Monitoring snow leopards is a time-consuming business – but a new AI solution developed in partnership between Microsoft and the Snow Leopard Trust could be a game changer and free up resources to invest in conservation action.
Follow field researcher Sherry Young, Wildlife Ranger Urmat Sokolov and their horses Padiera and Caramel as they cross frozen rivers and climb precipitous slopes to install camera traps to monitor snow leopards and their prey in Kyrgyzstan’s Sarychat Ertash Reserve.
Dr. Kulbhushansingh (“Kullu”) Suryawanshi, Senior Scientist and India Program Director for the Snow Leopard Trust, explains how much of a bias there is in existing population studies, and why it matters for the future of this endangered cat.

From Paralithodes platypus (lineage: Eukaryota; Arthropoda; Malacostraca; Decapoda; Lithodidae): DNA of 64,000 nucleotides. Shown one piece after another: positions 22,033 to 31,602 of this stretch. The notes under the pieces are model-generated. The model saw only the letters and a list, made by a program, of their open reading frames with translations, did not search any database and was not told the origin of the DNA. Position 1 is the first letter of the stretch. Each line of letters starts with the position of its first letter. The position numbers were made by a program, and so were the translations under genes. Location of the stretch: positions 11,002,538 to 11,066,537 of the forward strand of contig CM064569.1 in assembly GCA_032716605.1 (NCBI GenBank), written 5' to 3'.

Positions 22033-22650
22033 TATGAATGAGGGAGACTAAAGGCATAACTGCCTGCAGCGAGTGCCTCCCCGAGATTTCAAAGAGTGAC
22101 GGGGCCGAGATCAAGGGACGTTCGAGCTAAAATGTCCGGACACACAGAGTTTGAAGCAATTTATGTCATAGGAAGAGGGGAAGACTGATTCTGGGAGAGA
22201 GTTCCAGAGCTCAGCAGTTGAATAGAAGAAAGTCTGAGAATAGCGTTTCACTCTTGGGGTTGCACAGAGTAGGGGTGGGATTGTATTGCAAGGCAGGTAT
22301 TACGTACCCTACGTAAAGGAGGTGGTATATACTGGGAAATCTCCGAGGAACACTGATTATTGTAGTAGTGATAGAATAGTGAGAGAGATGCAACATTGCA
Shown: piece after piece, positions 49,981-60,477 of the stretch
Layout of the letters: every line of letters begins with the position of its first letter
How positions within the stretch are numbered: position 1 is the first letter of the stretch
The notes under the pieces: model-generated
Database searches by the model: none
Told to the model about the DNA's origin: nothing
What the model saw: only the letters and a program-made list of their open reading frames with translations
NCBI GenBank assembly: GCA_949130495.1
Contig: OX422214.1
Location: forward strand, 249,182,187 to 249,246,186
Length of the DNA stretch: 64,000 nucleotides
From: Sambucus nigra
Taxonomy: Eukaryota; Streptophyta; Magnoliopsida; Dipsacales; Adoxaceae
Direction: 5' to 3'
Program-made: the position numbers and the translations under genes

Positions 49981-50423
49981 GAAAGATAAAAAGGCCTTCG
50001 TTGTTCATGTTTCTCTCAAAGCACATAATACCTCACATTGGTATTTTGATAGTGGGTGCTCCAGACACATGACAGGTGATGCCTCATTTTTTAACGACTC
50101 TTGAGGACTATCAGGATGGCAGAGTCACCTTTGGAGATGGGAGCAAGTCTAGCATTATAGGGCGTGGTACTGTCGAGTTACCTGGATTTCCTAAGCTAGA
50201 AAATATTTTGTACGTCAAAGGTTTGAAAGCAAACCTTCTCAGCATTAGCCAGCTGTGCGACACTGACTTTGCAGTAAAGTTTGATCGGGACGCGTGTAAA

Existing snow leopard population assessment studies tend to be conducted in the best habitats and cover areas that are too small to be representative of larger landscapes. This leads to inflated population estimates.
This fall, Snow Leopard Trust researchers have set up camera traps across the entire Kyrgyz Ala-Too mountain range to see how many snow leopards live in this habitat near the country’s capital, Bishkek. Research Associate Suraiya Luecke shares some of the team’s experiences from the field with us.